August: Osage County (2013)
Cast includes: Meryl Streep (The Devil Wears Prada), Julia Roberts (Pretty Woman), Chris Cooper (American Beauty), Ewan McGregor (Salmon Fishing in the Yemen), Margo Martindale (Million Dollar Baby), Sam Shepard (Mud), Dermot Mulroney (The Grey), Julianne Nicholson (Kinsey), Juliette Lewis (Natural Born Killers), Abigale Breslin (Little Miss Sunshine), Benedict Cumberbatch (Sherlock), Misty Upham (Frozen River)
Director: John Wells (The Company Men, The West Wing)
Genre: Drama | Humor (121 minutes) Based on a play by Tracy Letts
"Violet... she takes pills. And I drink," Beverly Weston (that's the husband) explains their "marriage vows" to Johnna, the Native American woman whose come about the job. "Johnna's the young woman I told you about" Beverly tells Violet. "She's going to cook and clean... and take care of you." "Are you an 'Injun'?" Violet asks. "Yes mam." "Do you think I'm pretty?" Violet is obviously testing the young woman, but she's really angry with Beverly... "Why don't you go fuck a fucking sow's ass!" Then she catches herself and promises to be "sickly sweet" from now on. Beverly explains about the cancer and the chemotherapy. The "punch line is that it's mouth cancer."
When Barbara gets the call from Ivy, she knows she'll have no choice. Barbara is obviously the favorite daughter, but it's Ivy who lives close by and helps out. "I need Barbara," Violet says... "Dad's missing and now I have an Indian living in my house." Not that she doesn't love Ivy, too... "Why don't you wear some make up? You could get a decent man, if you'd just spruce up." Uncle Charlie and Aunt Mattie arrive... God, it's hot... it's August, and the thermometer reads 106°. Barbara arrives with Bill and their daughter... there's tension there, but we won't learn about that until later. "He'll be back," everyone tries to assure Violet... "Beverly's always been complicated." Violet scoffs at that... "You have to be smart to be complicated." The next day Barbara tries to get Violet to remember if Beverly said anything. "You broke his heart when you moved away. You were Beverly's favorite. You know that... he was just disappointed because you settled." Why is Violet always so hurtful? Is it the pills she takes like candy? "You couldn't come home when I got cancer. Now Beverly disappears and you rush right back." She always knows how to twist the knife. "He's gonna walk through that door any time."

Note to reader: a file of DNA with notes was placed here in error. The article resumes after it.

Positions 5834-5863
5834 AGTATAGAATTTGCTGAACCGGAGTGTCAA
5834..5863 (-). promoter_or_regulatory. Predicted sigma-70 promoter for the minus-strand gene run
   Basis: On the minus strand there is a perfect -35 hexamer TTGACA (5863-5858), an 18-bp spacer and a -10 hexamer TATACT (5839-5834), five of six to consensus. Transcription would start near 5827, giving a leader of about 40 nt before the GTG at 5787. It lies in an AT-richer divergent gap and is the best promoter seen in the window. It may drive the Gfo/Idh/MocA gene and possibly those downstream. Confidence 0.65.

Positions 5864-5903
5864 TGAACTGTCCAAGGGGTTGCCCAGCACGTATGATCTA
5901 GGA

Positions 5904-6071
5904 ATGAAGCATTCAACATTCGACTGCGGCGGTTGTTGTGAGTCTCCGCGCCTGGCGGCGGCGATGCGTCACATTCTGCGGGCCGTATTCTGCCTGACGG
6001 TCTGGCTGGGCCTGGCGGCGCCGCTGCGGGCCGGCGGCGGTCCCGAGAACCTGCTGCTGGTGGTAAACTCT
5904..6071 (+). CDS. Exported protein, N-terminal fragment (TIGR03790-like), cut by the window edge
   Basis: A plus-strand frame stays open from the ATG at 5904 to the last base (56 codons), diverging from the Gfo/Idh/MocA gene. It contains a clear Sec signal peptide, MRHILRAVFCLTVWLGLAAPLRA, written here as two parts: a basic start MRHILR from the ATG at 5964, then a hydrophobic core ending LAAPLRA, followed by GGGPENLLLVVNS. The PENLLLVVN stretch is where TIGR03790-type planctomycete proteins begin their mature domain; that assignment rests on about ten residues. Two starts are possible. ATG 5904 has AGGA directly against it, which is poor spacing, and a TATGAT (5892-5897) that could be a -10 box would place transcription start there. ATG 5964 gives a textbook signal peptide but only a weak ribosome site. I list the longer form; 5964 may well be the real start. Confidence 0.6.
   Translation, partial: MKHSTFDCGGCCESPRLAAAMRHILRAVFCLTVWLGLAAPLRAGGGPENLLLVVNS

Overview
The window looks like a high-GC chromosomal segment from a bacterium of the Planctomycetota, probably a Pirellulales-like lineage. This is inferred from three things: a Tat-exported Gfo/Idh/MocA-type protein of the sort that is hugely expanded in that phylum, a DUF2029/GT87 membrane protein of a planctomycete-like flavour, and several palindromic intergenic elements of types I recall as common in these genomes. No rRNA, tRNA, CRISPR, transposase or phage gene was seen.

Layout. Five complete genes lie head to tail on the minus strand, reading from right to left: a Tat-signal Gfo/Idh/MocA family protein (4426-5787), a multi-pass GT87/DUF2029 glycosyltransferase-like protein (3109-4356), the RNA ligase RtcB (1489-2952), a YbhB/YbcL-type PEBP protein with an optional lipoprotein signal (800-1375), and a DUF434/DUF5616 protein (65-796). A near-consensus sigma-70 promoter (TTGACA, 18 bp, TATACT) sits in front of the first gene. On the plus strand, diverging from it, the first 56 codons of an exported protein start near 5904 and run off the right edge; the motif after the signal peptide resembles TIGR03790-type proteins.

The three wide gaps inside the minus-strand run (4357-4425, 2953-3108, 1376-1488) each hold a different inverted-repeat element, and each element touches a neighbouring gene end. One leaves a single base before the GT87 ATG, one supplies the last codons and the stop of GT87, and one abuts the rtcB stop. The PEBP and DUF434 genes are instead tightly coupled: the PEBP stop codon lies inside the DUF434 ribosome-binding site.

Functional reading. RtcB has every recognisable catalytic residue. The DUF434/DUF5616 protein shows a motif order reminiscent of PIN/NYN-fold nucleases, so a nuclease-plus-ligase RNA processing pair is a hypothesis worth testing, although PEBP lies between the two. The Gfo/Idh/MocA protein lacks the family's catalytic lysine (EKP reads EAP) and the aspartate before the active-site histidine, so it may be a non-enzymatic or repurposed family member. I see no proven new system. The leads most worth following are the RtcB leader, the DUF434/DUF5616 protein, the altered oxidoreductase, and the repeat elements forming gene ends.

But Beverly isn't coming back, and soon the big house on the Oklahoma plains fills with family... Violet's other daughter, Karen with her fiancé... Charlie and Mattie's son, Little Charlie... who isn't so little. While Violet is obviously the primary focus of the family's dysfunction, it's a complicated web of hard feelings, damage and bitterness. At times we see a touch of warmth in Violet, but those moments are rare and fleeting. "The blue ones," she says holding up her favorite pills... "My best fucking friends." Based on Tracy Letts's Pulitzer and Tony Award winning play, August: Osage County is a rough ride through the tragedy of the Weston family. In key scenes, the stage play legacy is easy to notice. While some of the sarcastic barbs are amusing, the humor is laced with poison... as are the family relationships. Meryl Streep dominates most scenes as the vicious Violet, but there are also many other strong performances. As the story plays out, we see that dysfunction seems to be passed down through the generations, as sure as DNA. "Thanks God, we can't tell the future. We'd never get outta bed."
3 popped kernels (Scale: 0-4)
Tragic events bring an estranged, dysfunctional family back together in the August heat
Rated: R (Language, Violence, Drugs)
Gender Style: Bold
Distribution: Mainstream Wide Release
Mood: Sober - Depressing
Tempo: Cruises Comfortably
Visual Style: Nicely Varnished Realism
Nutshell: Dysfunctional family
Language: Rude & Crude - True to life
Social Significance: Thought Provoking
Read more Popcorn Previews at www.popcorndiary.com
HuffPost Entertainment is your one-stop shop for celebrity news, hilarious late-night bits, industry and awards coverage and more — sent right to your inbox six days a week. Learn more